WEEKLY COMMENT 21-02-2013

WEEKLY COMMENT 21-02-2013

By Barry Edwards

Since David Cameron made his statement on the European Union (EU), the Swedish finance minister, Anders Borg, a highly respected commentator on all matters financial has given his views this week on where we are with the dilemma of the Euro zone and the other 10 members of the EU.

To highlight what he said, here are the main points:-

‘I would strongly argue that the euro countries should be more hesitant when they are talking about moving towards a fiscal union. They might create something that solves very little but undermines the whole fundamental structure of the European Union’ read more

WEEKLY COMMENT 14-02-2013

WEEKLY COMMENT 14-02-2013

By Barry Edwards

There are three subjects that I would like to make a comment on this week. They are the statement by Anthony Jenkins of Barclays Bank, Cyprus and Barrack Obama’s State of the Union address.

They seem to summarise how the official world is looking at the next few years of our economic development and the rhetoric of political opinion.

In the case of Barclays Bank, the most telling statement of the announcement was:-

‘The behaviours which made headlines during the year stemmed from a period of 20 years in banking in which the sector became too aggressive, too focused on the short term and too disconnected from the needs of customers and clients and the wider society’. read more

WEEKLY COMMENT 7-02-2013

WEEKLY COMMENT 7-02-2013

By Barry Edwards

The Chancellor’s speech about the legislation parliament is preparing to improve the regulations to control banks, which is due to be finalised in 2015, was centred around the intention to enforce the ‘ringfencing’ plan put forward by John Vickers in his report.

Many people and politicians feel that the banks must be made to separate their investment banking from the personal and smaller business activities to prevent another financial crisis occurring again. Creating two distinct businesses within the same bank is the proposal agreed upon by government and a reluctant banking industry which is referred to as ‘ringfencing’. This should make sure the investment banking side does not utilise funding from the retail business to carry out its ‘casino’ style functions, as it has become known. read more

WEEKLY COMMENT 31.01.2013

WEEKLY COMMENT 31-01-2013

 By Chris Penniston

In the absence of anything of great interest concerning the matters normally discussed in the weekly comment. We thought that it might be useful to remind clients and visitors to the web-site what the Txtreme business is all about.

The SMS (Short Message Service) concept was developed in the Franco-German GSM cooperation in 1984 by Friedhelm Hillebrand and Bernard Ghillebaert. The innovation in SMS is Short. The GSM (Global System for Mobile Communications) is optimized for telephony, since this was identified as its main application. The key idea for SMS was to use this telephone-optimized system, and to transport messages on the signaling paths needed to control the telephone traffic during time periods when no signaling traffic existed. In this way, unused resources in the system could be used to transport messages at minimal cost. However, it was necessary to limit the length of the messages to 128 bytes (later improved to 140 bytes, or 160 seven-bit characters) so that the messages could fit into the existing signaling formats. read more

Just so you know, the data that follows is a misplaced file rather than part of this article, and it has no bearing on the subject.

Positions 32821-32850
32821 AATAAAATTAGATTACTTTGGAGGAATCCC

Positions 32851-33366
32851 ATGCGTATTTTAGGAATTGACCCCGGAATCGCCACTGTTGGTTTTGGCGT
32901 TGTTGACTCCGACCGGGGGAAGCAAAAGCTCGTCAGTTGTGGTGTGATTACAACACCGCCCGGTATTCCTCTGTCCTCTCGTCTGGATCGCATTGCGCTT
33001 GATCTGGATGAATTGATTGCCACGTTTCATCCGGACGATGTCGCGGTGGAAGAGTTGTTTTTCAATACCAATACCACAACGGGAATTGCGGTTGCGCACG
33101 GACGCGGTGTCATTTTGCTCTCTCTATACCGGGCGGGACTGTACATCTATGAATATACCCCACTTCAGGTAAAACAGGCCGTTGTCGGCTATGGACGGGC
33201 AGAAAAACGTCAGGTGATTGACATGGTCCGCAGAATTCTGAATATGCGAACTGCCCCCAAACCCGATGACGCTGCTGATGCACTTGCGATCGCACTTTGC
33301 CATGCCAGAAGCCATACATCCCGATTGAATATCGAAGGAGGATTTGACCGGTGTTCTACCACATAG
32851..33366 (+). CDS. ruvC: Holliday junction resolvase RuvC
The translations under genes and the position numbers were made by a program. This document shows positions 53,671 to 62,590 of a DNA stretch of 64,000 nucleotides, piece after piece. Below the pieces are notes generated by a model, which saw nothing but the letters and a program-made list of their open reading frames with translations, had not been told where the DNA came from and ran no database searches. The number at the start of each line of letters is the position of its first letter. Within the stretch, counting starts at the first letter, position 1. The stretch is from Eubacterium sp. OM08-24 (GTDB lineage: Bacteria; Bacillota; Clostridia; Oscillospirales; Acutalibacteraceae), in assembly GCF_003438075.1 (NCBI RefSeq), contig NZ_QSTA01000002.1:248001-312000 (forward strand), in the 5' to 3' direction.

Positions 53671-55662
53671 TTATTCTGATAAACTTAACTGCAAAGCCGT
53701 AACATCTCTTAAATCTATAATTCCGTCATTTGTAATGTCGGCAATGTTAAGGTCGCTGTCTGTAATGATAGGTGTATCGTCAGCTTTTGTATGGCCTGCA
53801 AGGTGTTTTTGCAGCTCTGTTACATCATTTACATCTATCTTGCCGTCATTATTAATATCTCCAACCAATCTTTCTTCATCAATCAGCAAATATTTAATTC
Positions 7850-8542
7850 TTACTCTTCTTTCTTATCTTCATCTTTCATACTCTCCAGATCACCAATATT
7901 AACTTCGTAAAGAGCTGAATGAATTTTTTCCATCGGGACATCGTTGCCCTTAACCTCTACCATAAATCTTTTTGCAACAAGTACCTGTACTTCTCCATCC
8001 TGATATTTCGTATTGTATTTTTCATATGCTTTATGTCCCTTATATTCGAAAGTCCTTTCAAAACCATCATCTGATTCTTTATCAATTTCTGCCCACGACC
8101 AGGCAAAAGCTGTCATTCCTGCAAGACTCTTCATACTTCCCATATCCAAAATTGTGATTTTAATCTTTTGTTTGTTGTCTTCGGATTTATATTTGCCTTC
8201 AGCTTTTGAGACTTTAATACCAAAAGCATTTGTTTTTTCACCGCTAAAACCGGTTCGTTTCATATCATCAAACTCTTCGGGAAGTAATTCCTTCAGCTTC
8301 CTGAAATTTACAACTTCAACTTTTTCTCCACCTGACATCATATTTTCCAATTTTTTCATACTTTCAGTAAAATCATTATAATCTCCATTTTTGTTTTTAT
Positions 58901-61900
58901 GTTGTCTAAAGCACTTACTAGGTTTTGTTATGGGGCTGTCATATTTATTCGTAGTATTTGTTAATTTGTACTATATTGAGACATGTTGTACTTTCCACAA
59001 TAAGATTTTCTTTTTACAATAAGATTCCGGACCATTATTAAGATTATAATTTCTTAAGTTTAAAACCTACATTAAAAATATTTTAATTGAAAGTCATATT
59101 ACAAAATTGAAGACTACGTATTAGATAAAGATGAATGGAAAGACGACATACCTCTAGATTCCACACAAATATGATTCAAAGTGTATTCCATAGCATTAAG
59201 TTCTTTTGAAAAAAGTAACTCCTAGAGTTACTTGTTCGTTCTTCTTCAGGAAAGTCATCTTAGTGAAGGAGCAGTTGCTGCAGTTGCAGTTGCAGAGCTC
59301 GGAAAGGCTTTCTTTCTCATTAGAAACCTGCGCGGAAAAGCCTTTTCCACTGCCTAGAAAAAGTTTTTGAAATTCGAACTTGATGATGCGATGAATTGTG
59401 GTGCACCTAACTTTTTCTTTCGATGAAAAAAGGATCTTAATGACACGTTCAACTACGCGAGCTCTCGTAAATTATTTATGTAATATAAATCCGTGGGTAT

WEEKLY COMMENT 24-01-2013

WEEKLY COMMENT 24-01-2013

By Barry Edwards

http://www.number10.gov.uk/news/eu-speech-at-bloomberg/

If you would like to read David Cameron’s entire speech, right click on the link above and click on ‘Open Hyperlink’. This should work for most browsers, otherwise copy the link and paste it into your email address box at the top of your screen and click enter. It takes about 20 minutes to read the paper.

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The European Union Debate

The speech by David Cameron has reawakened the debate about the EU and had an enormous impact worldwide as soon as the script was released. It has stimulated reaction from many politicians, businessmen, commentators and reporters. This is the first time that a major political figure has set out a framework for discussion about the concept of the EU since the financial crisis threatened the very existence of the Eurozone and the currency it has created. read more

WEEKLY COMMENT 17-01-2013

WEEKLY COMMENT 17-01-2013

By Barry Edwards

 

The news that HMV and Blockbuster have called in the administrators are the latest casualties in the UK high street that is a direct result of the gradual shift by many consumers buying product on line. Other companies selling electrical and photographic merchandise have met the same problems clearly demonstrating that this trend is gaining momentum.

Recent statistics for the Christmas period show that 20% of all purchases were made over the Internet which must surely be a trend that will only increase. In reality there has to be some kind of level where the equilibrium between the Internet and the high street will settle and in my view this is likely to be around 40-50% of all purchases. read more

WEEKLY COMMENT 10-01-2013

WEEKLY COMMENT 10-01-2013

By Barry Edwards

 A Happy and Prosperous New Year to everyone from the Txtreme team.